Immunology Sponsored by Beckman Coulter
COVID-19 vaccine candidates show progress amid challenges
As the COVID-19 outbreak advances worldwide, companies are stepping up to the challenge to develop a potential vaccine. There are over 75 confirmed COVID-19 vaccine candidates, five of which have already entered clinical trials.  Discuss
The jury is still out for SARS-CoV-2 intermediate host
Scientists have been searching for the intermediate host between bats, which are known to carry coronaviruses, and the first introduction of SARS-CoV-2 into humans. Conflicting research argues the merit of dogs as intermediate hosts of the virus.  Discuss
Could a MERS vaccine candidate be the answer for COVID-19?
As researchers urgently work to develop vaccines to prevent COVID-19, many strategies have been considered. Now, a parainfluenza virus 5-based vaccine expressing MERS-CoV spike protein may provide an avenue for a COVID-19 vaccine based on the similarity of the two viruses, according to a study published in mBio on April 7.  Discuss
3 reasons the coronavirus outbreak has been so severe
WASHINGTON, DC - Why has the current outbreak of coronavirus been so severe compared with past epidemics of viral respiratory diseases? It has to do with unique characteristics of the coronavirus itself, according to a speaker at a February 26 congressional briefing.  Discuss
Breakthrough in coronavirus research provides map for vaccines
Critical research reveals the 3D atomic-scale map of the spike protein of the 2019 novel coronavirus (2019-nCoV), which is responsible for infecting humans. This breakthrough will aid in the development of vaccines and antiviral drugs to combat the spread of the virus. The research was published in Science on February 19.  Discuss
Personalized cancer vaccines now possible due to discovery of cancer frameshift neoantigens
Researchers from Arizona State University's Biodesign Institute demonstrated experimental proof-of-concept that cancer mutations produce individual neoantigens, or newly formed antigens, and can be used for cancer vaccines. The new paper published in Scientific Reports on October 2, shows that neoantigens can be used to protect against cancer.  Discuss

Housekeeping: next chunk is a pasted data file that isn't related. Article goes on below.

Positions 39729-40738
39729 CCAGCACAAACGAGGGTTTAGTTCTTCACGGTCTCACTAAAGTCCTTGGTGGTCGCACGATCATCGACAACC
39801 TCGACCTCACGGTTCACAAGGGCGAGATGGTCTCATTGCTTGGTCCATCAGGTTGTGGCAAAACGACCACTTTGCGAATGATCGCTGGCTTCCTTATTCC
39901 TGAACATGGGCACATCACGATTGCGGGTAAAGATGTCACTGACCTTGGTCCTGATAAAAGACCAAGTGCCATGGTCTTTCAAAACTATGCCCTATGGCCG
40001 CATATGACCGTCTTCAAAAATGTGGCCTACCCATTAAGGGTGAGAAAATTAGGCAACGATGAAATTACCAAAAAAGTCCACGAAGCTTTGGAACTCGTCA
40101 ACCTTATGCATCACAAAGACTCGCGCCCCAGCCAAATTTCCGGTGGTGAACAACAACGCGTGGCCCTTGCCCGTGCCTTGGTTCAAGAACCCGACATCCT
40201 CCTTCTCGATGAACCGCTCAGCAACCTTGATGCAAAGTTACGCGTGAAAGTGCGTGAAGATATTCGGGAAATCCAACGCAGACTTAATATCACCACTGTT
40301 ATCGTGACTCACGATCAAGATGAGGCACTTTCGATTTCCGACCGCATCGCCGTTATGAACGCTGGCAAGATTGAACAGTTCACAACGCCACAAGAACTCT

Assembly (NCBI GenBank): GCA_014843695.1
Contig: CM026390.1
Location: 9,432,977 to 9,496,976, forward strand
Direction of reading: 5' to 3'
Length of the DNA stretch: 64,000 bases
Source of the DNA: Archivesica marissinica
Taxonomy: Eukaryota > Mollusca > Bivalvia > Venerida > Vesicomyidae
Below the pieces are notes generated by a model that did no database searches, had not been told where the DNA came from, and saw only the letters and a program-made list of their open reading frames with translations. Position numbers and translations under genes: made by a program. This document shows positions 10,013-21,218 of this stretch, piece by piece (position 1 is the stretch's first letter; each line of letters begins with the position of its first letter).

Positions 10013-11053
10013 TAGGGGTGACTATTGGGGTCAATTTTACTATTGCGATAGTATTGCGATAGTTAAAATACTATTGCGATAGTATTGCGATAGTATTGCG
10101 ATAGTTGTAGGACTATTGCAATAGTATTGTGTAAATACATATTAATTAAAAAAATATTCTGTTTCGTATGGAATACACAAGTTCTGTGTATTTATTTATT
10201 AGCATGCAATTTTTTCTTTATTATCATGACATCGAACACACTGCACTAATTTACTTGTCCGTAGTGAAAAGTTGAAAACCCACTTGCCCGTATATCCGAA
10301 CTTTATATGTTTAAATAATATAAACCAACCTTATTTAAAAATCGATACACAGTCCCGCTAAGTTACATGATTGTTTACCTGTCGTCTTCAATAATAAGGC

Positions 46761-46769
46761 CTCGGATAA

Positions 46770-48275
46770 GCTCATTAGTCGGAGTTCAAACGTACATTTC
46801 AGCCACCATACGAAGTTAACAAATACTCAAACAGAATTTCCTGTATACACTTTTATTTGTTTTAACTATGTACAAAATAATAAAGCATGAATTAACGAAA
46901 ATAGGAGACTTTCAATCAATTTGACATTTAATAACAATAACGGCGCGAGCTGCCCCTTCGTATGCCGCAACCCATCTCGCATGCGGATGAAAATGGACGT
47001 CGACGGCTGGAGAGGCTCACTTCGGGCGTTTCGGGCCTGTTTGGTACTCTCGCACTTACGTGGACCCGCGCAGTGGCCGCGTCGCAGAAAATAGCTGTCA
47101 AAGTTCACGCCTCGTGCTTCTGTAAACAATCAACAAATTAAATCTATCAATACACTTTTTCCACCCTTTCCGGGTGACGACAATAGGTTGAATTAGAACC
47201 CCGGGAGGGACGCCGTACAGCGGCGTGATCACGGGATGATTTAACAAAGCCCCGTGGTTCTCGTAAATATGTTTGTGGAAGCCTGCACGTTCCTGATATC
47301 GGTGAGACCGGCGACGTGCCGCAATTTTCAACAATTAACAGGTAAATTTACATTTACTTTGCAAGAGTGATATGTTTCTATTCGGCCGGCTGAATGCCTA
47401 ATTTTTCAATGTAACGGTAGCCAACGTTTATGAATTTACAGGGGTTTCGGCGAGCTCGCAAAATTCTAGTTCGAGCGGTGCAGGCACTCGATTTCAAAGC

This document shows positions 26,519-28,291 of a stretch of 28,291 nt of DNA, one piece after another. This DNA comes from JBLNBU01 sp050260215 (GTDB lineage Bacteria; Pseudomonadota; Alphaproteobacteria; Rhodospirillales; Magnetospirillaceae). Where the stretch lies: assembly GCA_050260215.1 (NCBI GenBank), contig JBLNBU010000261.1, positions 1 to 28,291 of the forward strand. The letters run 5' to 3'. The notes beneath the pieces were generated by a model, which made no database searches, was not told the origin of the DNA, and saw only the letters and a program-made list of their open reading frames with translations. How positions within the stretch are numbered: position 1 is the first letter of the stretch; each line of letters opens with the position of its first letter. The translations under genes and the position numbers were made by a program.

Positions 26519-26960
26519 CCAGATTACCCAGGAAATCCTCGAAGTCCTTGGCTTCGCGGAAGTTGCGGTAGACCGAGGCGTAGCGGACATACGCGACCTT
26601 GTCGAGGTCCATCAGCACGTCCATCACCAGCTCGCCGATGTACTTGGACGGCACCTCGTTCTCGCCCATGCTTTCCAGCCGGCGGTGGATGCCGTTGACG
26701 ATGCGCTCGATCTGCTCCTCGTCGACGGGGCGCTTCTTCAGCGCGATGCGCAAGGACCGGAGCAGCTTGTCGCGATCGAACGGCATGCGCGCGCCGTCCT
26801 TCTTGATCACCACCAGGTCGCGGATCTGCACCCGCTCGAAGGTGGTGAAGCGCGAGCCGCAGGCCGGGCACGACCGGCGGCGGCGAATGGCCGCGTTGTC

New synthetic vaccine fights infectious disease with assistance from the data cloud
A new synthetic vaccine developed by researchers at the University of Bristol and the French National Centre for Scientific Research can be stored at warmer temperatures due to an engineered scaffold design. The details of the Chikungunya vaccine candidate are published in Science Advances on September 25.  Discuss
Vaccine in development against hypervirulent Klebsiella
Concerns arising over the development of hypervirulent strains of Klebsiella pneumoniae have led researchers to develop an entirely new vaccine to protect against the gram-negative bacteria. A team of researchers at Washington University School of Medicine in St. Louis and VaxNewMo (a startup based in St. Louis) designed the vaccine by genetically manipulating E. coli. The details of the prototype designed were published in the Proceedings of the National Academy of Sciences on August 27th.  Discuss
Thermally stable TB vaccine may now be possible thanks to an innovative new process
Researchers at the University of Bath have developed a process that protects vaccines from heat damage by trapping them in silica cages. The results were published in Scientific Reports on August 8, 2019. Using a leading candidate in the development on new vaccines, Ag85b in conjunction with adjuvant Sbi-Ag85b, thermal stability of tested using a novel process called ensilication.  Discuss
Structure-based vaccine design may help save the lives of infants and children
A new experimental vaccine, utilizing structure-based design, shows promise in a phase I clinical trial. The vaccine will protect against respiratory syncytial virus (RSV), a leading cause of infectious disease deaths in infants. Researchers at the University of Texas at Austin published findings on Aug 2, 2019 in Science stating that one dose elicited increases in RSV-neutralizing antibodies over several months.  Discuss
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January 28-29, 2021
London, Greater London United Kingdom
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May 11-12, 2021
Boston, Massachusetts United States
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